Two English composers of the early 20th century, quite well known at the time, then forgotten but more recently rediscovered, were John Foulds (1880-1939) and Cyril Scott (1879-1970). With the best will in the world neither can be called great but they are both interesting, and that is not just to damn them with faint praise. Their music may not be great but it is good. They were not Christians in the ordinary sense but they were both influenced by Theosophy, which is probably the major source of much New Age spirituality, and they both, intriguingly from my point of view, claimed to be in touch with Masters; that is, spiritual beings belonging to the hierarchy of saints that is supposed to guide and watch over humanity on this Earth. In fact, John Foulds was married to Maud MacCarthy who was the Swami Omananda who wrote about the Masters in Towards the Mysteries. And Cyril Scott wrote a trilogy of books (The Initiate etc) about encountering a Master in London and America which I believe to be fictional but which were presented as fact. It may be that Scott thought he was promoting a true idea in a way that was more palatable to the general public as the books are written in a somewhat journalistic style. I have to say that I think presenting fiction as truth is the wrong way to go about things, even if your intentions are good, but I'm sure his intentions were to enlighten not to deceive and he may well have had the contact he claims though probably in a different form. Anyway, the point is that there was a revival of the connection between spirituality and music in this country in the first half of the 20th century. Even Vaughan Williams can be seen as part of that, and, in the context of Albion, two other  composers worth a mention are Arnold Bax, especially with his symphonic poem Tintagel, and Rutland Boughton whose music drama entitled The Immortal Hour was first performed at the Glastonbury Festival in 1914. It's a sort of fairy opera that somehow seems to call to mind prehistoric Britain though filtered through an Edwardian sensibility.

What I think all these composers had in common was a sensitivity to the theme of this blog, a certain sort of English spirituality. They expressed this in different ways and according to their own time and culture, but they all were responding to an inner world of light and truth that constantly bubbles up from the depths of England only to be suppressed again by materialistic forces. It can never really be suppressed because it is true but it needs to be brought forth anew with every generation, and the hope is that it will become stronger in people's minds until eventually it can really blossom forth and shine out clearly in the world.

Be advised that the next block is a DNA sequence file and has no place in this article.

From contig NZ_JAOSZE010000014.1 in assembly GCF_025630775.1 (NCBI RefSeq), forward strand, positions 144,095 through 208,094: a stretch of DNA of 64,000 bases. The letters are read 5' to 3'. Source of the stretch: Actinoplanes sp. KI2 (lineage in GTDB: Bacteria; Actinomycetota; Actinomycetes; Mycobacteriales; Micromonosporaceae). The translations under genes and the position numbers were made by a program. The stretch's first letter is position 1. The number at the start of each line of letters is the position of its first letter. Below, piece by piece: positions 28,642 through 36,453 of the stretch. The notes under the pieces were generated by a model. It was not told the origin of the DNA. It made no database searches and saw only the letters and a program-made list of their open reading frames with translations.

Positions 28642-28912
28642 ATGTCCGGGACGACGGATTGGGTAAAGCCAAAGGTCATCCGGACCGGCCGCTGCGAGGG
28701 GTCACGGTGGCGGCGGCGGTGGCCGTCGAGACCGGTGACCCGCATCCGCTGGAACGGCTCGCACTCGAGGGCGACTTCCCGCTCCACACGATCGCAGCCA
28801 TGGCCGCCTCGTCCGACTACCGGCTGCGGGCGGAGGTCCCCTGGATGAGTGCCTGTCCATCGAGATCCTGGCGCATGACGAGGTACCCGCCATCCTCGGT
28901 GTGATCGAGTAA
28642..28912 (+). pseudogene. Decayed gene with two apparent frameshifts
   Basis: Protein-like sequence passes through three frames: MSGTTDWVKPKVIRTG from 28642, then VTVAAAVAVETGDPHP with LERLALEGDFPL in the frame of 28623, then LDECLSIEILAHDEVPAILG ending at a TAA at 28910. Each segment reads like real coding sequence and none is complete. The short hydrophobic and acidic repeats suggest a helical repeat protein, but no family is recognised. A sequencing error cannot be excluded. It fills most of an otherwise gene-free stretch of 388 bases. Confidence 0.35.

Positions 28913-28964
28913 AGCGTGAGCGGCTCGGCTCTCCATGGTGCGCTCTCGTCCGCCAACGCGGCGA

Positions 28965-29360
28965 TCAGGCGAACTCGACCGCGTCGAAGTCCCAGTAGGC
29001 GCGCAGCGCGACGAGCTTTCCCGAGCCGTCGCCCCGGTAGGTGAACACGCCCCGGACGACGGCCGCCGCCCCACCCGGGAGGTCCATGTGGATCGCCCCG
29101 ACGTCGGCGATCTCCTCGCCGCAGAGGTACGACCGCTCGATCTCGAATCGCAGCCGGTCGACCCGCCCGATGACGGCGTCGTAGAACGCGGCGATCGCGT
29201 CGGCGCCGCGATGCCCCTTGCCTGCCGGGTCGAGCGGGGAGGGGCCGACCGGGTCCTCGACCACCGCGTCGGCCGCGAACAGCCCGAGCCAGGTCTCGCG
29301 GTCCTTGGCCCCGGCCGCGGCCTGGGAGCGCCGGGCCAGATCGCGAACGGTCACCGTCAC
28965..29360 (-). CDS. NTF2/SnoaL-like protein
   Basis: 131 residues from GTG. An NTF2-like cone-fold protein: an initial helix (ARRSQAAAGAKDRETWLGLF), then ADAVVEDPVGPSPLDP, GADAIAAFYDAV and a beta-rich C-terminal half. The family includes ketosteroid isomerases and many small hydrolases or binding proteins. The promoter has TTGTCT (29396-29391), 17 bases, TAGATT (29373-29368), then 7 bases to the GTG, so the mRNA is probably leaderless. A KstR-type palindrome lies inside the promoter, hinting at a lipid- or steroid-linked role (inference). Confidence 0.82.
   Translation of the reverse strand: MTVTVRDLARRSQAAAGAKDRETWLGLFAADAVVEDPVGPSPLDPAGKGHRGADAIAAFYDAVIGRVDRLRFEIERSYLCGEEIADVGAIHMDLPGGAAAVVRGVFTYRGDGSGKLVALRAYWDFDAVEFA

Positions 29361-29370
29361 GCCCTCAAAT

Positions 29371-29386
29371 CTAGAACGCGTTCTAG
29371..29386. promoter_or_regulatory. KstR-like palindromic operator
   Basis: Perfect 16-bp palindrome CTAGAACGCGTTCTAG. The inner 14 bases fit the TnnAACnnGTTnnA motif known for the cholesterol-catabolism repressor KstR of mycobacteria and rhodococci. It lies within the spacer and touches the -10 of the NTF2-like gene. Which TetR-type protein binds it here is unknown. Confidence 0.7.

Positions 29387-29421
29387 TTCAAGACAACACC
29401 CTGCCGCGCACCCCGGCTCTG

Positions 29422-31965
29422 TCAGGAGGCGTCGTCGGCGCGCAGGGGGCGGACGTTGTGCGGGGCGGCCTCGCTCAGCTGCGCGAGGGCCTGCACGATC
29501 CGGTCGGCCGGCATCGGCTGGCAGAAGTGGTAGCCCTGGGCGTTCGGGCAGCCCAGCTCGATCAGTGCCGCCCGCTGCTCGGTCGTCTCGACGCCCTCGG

6 comments:

Bruce Charlton said...

I know quite a few of these composers, but not all - so thanks for the suggestions.

Special favourites of mine are O nata lux by Tallis, When David heard by Tomkins, and Music for a while by Purcell.

Certainly the English genius is for vocal music - Dowland and the other lute song composers of the Tudor era are a sheer delight - Dowland's Flow my tears, for instance.

William Wildblood said...

I love Purcell and Handel but only mentioned them in passing because I don't think they are particularly relevant to the subject here. Also Baroque music, wonderful as it is, is quite this worldly in its appeal. I left out Dowland, who is also one of my favourites, only because his music is practically all secular.

I didn't mention any recordings in the post but can do so here. For the Eton Choirbook the 5 CD recordings by The 16 conducted by Harry Christophers are usually regarded as the benchmark and they are very good indeed, but I prefer the more robust singing by The Taverner Choir under Andrew Parrott on a CD called Masterworks from late Medieval England and Scotland. This has the John Browne piece. Parrott's recording of Thomas Tallis are also superb. Of course, The Tallis Scholars excel in this repertoire even if their tone, especially in their more recent recordings, is a little too 'perfect' for me.But their Tallis Cds were recorded early in their career and the one with Spem in Alium on is tremendous. All these ensembles have also recorded John Taverner with predictably excellent results. There are recordings with boys voices too but I prefer sopranos generally. A Tudor composer I didn't mention is John Sheppard who wrote a piece called Media Vita which in the recording by the Tallis Scholars is over 20 minutes long! It's a sensational piece of music which should be much more famous than it is.

There are recent(ish) recordings of John Foulds and Cyril Scott which a search on Amazon will turn up. Scott's 3rd Symphony is good and so is Foulds' Dynamic Triptych.

Anonymous said...

What an encouragemernt to look up and listen to recordings of unfamiliar composers, new and old!

I love what I've heard of Peter Philips (c. 1560-1628), too. Of 20th-c. composers, another with esoteric interests was Gustav Holst. Of younger composers, Robin Milford is receiving more attention and performances and recordings in recent years, though, alas, not yet his setting of parts of Charles Williams's late Arthurian poetry - how I would love to hear that (I'm not enough of a sight reader to have gotten a sense of it from the MSS. in the Bodleian). Another young fan and friend of Williams, Bruce Montgomery, has also been getting more attention, though, again, not the choral work he published as In Memoriam of C.W. (which I would also love to hear).